CORONAVIRUS

‘I Don’t Want To Scare People’: Trump Again Defends Downplaying COVID-19

More than 190,000 people in the U.S. have died from COVID-19, but the president argued that the number would’ve been far higher without his actions.

President Donald Trump once again defended his actions during the early days of the COVID-19 pandemic and said he wanted to show Americans “calmness” and be a “cheerleader.”

Trump made the comments in a lengthy interview with Fox News host Sean Hannity on Wednesday, his latest effort to distance himself from revelations published in excerpts from “Rage,” the forthcoming book by veteran journalist Bob Woodward.

In one of a series of bombshell interviews with Woodward, Trump said he knew in early February the coronavirus posed a deep threat to the country and was “more deadly than even your strenuous flus.”

“I want to show calmness, I’m the leader of this country,” Trump told Hannity on Wednesday after the accounts were published. “I don’t want to be jumping up and down, I don’t want to scare people. I want people not to panic. And that’s exactly what I did.”

Public health experts have, for months, been issuing stark warnings about the threat of the pandemic, urging the public to wear masks and social distance even as the White House urged large swaths of the country to reopen. Infections have continued to rise for months in some places, and there is ongoing concern about the rate of spread at schools and college campuses.

The president went on to defend his actions Wednesday and laid blame for the spread of the coronavirus on China, touting his efforts to close U.S. borders to many travelers from China and Europe during the early days of the pandemic (although there were many exemptions to those bans).

“We’ve done a really good job,” Trump said on Fox News. “Really, it’s amazing what we’ve done. We’ve done an incredible job.”

The comments echo those he gave reporters at the White House earlier in the day.

At the time of his interview with Woodward, the president was publicly downplaying the virus and saying it was no more dangerous than the flu. He has continued to champion the U.S. response and to place blame largely on China, even after COVID-19 has killed more than 190,000 people in the United States.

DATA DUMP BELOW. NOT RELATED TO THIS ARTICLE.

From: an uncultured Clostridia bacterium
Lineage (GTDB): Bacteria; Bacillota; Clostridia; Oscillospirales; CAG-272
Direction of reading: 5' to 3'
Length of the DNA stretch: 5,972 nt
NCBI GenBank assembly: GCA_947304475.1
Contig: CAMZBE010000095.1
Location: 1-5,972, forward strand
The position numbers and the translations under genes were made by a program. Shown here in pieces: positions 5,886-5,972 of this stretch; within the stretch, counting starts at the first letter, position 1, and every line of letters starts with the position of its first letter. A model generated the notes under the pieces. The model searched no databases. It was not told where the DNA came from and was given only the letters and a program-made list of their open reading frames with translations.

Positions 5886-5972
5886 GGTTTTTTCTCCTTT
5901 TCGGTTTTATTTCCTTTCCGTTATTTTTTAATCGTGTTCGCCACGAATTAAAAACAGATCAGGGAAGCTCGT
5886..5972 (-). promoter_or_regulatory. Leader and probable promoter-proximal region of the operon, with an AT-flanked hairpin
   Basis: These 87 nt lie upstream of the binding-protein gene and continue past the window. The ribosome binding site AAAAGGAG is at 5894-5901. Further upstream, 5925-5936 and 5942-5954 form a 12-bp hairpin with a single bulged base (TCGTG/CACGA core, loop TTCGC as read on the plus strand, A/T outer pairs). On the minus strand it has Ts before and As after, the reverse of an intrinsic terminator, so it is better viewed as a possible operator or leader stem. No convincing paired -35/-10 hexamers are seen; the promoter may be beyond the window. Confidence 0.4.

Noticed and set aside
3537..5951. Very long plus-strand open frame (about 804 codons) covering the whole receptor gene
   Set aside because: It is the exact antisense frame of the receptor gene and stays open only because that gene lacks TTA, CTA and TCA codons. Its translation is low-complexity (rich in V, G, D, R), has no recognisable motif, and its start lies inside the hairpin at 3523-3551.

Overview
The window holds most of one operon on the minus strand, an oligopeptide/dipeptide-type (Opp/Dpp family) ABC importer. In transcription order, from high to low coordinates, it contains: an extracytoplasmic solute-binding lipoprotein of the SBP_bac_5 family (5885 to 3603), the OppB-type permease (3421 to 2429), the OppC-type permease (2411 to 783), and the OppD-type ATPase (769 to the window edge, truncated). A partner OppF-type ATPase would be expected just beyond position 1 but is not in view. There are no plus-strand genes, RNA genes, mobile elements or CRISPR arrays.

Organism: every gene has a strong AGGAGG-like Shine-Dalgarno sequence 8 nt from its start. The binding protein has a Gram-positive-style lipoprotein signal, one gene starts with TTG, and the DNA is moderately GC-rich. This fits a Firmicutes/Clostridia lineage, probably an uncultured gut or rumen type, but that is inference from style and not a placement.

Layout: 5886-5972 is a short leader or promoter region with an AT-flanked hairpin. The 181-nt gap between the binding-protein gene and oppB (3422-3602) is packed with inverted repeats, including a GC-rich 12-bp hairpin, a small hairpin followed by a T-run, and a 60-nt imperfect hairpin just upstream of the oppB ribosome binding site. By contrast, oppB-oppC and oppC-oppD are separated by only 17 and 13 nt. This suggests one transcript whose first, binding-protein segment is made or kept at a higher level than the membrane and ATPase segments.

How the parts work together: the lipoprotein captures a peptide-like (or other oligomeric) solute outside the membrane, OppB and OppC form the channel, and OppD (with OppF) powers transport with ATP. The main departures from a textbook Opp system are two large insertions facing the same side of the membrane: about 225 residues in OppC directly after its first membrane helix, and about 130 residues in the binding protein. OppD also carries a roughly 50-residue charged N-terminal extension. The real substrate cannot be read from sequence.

“You just breathe the air and that’s how it’s passed,” Trump told Woodward in a Feb. 7 call, details of which were published by CNN and The Washington Post. “And so that’s a very tricky one. That’s a very delicate one. It’s also more deadly than even your strenuous flus.”

He went on: “I wanted to always play it down. I still like playing it down, because I don’t want to create a panic.”

Both the White House and Trump’s GOP allies went on the defensive after details of the Woodward book were released. White House press secretary Kayleigh McEnany said the president had “never lied to the American public on COVID” and “never downplayed the virus.”

Former Vice President Joe Biden, the Democratic nominee hoping to unseat Trump in November, dismissed those claims.

“He knew how deadly it was. It was much more deadly than the flu. He knew, and purposely played it down,” Biden said Wednesday. “Worse, he lied to the American people. He knowingly and willingly lied about the threat it posed to the country for months.”